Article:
# Well-Ordering Theorem implies Hausdorff Maximal Principle

I have a quick question regarding to the proof that well-ordering theorem implies Maximal Principle. In the proof described here https://proofwiki.org/wiki/Well-Ordering_Theorem_implies_Hausdorff_Maximal_Principle The function is defined as

$$\rho(f:S_x \rightarrow \mathcal{P}(X))\begin{cases} f(S_x)\cup\ \{x\} &\mathrm{if}\ P(S_x,x) \\ f(S_x) & \mathrm{otherwise} \end{cases}$$

however, it doesn't seem to make sense to have $$f(S_x)\cup\{x\}$$ as for example if one has $$X$$ as $$\{1, 2, 3, 4, 5, 6\}$$ then $$f(1)=\{1\}$$ $$f(2)=\{\{1\},\{2\}\}$$ and so on. Thus $$f(S_3)=\{\{1\},\{\{1\},\{2\}\}\}$$ But I think the proof is intended to mean $$f(S_3)=\{1,2\}$$ So shouldn't the function be defined as the following?

$$\rho(f:S_x \rightarrow \mathcal{P}(X))\begin{cases} \cup_{z \in S_x}f(z)\cup\ \{x\} &\mathrm{if}\ P(S_x,x) \\ \cup_{z \in S_x}f(z) & \mathrm{otherwise} \end{cases}$$

## 1 Answer

No, $$2\neq\{2\}$$, so $$X\cup\{2\}\neq X\cup\{\{2\}\}$$. In other words, $$\{1\}\cup\{2\}\neq\{\{1\},\{2\}\}$$.

The proof is quite unclear, but here's the idea. Well-order your partial order. This well-order is not necessarily compatible with your partial order, of course. Now recursively go through the well-order, and start collecting elements into a chain: if you reached a certain point, and you've collected a chain so far, add an element if it is comparable to all the things you've collected so far.

At the end of the recursion process we have a chain, and we can prove it is maximal: if we could have added another element to it, why didn't we do it when we got to it on the well-ordering? Well, the only reason is that we couldn't really add it.

• Thank you for the answer. I'm still confused. I understand if the function $f(1)=1$ and $f(2)=2$ then $f(S_3)=\{1\}\cup\{1,2\}=\{1,2\}$, however the function defined in the proof is assigning the element to some set, not an element. That is, $f(S_3)=\{\{1\}\}\cup\{\{1,2\}\}=\{\{1\},\{1,2\}\}$. In other words, it's a set of sets. This kind of set would not satisfy the ideas you mentioned. – sharkbear May 12 '20 at 13:40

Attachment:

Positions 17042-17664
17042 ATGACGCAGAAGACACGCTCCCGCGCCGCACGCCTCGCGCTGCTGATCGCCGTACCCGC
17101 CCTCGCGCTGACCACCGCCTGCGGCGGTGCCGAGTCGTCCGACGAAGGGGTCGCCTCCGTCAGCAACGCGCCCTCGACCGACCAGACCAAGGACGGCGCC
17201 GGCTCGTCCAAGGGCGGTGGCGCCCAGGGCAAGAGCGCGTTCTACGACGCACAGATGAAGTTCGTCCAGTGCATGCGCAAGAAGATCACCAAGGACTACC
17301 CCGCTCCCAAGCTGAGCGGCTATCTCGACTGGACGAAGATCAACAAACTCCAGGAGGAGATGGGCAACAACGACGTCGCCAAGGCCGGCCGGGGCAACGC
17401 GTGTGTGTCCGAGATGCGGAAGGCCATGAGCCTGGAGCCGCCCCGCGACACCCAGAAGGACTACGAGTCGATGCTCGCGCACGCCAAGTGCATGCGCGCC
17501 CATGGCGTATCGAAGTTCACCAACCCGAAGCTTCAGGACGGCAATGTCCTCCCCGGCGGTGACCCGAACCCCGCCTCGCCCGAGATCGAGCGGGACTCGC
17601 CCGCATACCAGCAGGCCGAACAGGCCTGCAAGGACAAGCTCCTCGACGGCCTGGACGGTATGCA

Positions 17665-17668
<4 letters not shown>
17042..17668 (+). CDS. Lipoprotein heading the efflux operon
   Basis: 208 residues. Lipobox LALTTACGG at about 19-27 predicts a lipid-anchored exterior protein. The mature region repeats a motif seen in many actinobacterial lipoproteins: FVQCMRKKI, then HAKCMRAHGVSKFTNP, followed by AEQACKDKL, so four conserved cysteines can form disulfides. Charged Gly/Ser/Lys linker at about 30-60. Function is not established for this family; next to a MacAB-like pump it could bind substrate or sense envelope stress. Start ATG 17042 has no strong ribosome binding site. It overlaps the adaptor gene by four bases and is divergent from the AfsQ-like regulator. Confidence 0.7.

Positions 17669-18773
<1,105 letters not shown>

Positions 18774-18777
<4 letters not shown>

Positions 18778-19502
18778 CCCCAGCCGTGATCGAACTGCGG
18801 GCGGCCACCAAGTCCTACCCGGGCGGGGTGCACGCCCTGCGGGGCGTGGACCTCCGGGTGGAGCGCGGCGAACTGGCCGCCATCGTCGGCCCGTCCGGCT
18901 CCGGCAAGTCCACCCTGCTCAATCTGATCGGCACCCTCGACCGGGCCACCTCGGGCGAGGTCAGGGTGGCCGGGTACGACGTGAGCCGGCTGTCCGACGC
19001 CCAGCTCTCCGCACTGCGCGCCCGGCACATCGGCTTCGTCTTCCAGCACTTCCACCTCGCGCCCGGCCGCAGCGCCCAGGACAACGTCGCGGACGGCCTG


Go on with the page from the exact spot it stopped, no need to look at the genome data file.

• No, $f(S_x)$ is a chain. It's a subset of $X$. And if we can adjoin $x$ to it, then we do. Otherwise, we do not. – Asaf Karagila May 12 '20 at 13:41
• Thanks for the comments again. I understand it should be a chain for the proof to be consistent. But is the function defined above really forming a chain? – sharkbear May 12 '20 at 13:46
• Yes. As I said, this proof is not very well-written. I'd suggest that you find a different proof that is easier to understand. – Asaf Karagila May 12 '20 at 13:47
• Thank you. I guess what I don't understand is the set operation $f(S_x)\cup\{x\}$. If $f(1)={1}$ and I don't even know how to define $f(2)=f(1)\cup\{2\}$. Is it $\{\{1\},2\}$ or $\{1,2\}$ or $\{\{1\},\{2\}\}$? Is the image of $f(\{1,2\})$ equals to $\{\{1\},\{\{1\},2\}\}$ or $\{1,2\}$ or $\{1,\{1,\{2\}\}\}$? – sharkbear May 12 '20 at 15:48